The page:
So it is with all other dispositions also, unless through lapse of time a disposition has itself become inveterate and almost impossible to dislodge: in which case we should perhaps go so far as to call
it a habit.
I tell you that I come from Space, or, since you will not understand what Space means, from the Land of Three Dimensions whence I but lately looked down upon your Plane which you call
When David shed his curls at the hair-dresser's, I am told, he said good-bye to them without a tremor, though Mary has never been quite the same bright creature since, so he despises the sheep as they run from their shearer and calls
out tauntingly, "Cowardy, cowardy custard
My thesis is," he says, "that if we start with the supposition that there is only one primal stuff or material in the world, a stuff of which everything is composed, and if we call
" to preach, I am glad to say, are not nearly so numerous now as they were formerly, and the calls
to some industrial occupation are growing more numerous.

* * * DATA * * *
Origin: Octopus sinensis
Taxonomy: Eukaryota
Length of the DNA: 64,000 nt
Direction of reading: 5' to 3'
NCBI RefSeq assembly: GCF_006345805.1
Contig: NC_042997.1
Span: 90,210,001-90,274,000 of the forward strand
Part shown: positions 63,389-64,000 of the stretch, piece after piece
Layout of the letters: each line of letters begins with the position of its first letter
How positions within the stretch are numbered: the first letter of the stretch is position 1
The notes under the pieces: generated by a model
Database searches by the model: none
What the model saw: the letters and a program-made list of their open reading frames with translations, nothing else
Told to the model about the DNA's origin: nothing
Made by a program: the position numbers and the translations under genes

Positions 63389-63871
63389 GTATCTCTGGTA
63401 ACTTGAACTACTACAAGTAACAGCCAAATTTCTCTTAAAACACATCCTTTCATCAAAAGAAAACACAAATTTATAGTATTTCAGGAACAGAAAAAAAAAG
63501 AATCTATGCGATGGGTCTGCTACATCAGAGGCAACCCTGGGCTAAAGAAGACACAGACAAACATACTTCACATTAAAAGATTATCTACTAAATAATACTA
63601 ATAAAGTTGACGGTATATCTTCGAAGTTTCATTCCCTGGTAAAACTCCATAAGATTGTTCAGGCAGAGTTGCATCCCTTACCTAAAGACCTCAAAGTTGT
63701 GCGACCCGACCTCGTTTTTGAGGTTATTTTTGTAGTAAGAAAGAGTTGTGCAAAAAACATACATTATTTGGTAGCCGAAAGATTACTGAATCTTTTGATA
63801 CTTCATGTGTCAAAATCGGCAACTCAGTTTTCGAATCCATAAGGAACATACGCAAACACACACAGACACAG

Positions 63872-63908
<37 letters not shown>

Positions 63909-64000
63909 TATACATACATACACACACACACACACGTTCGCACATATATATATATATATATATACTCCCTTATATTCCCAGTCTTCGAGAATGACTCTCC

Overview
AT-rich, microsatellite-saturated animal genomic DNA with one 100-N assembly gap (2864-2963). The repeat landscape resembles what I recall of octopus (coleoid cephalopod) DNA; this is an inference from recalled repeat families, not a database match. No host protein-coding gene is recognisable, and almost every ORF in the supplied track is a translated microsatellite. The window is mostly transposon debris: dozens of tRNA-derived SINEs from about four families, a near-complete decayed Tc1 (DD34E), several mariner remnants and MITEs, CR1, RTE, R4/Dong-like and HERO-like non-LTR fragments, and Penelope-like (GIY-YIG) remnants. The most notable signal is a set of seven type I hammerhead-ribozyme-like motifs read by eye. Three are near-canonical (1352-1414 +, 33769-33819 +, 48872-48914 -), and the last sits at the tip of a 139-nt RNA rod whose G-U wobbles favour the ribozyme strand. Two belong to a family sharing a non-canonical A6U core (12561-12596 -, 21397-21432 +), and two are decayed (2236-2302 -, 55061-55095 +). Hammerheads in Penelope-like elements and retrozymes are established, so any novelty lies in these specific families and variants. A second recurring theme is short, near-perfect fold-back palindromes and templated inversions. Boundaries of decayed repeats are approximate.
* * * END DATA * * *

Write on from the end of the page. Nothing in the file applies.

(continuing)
No, no," says he, "I mean it is a house all made of China ware, such as you call
it in England, or as it is called
in our country, porcelain.
In the provision they made for me, it was my good hap to be put to nurse, as they call
it, to a woman who was indeed poor but had been in better circumstances, and who got a little livelihood by taking such as I was supposed to be, and keeping them with all necessaries, till they were at a certain age, in which it might be supposed they might go to service or get their own bread.
Hesiod in his Book about Stars tells us their names as follows: `Nymphs like the Graces (1), Phaesyle and Coronis and rich-crowned Cleeia and lovely Phaco and long-robed Eudora, whom the tribes of men upon the earth call
The state, I call
it, where all are poison-drinkers, the good and the bad: the state, where all lose themselves, the good and the bad: the state, where the slow suicide of all--is called
Having got a name for his horse so much to his taste, he was anxious to get one for himself, and he was eight days more pondering over this point, till at last he made up his mind to call
himself "Don Quixote," whence, as has been already said, the authors of this veracious history have inferred that his name must have been beyond a doubt Quixada, and not Quesada as others would have it.
It will be simplest for us to call
them all Celts and to divide them into two families, the Gaels and the Cymry.
him many names, but never the same name twice.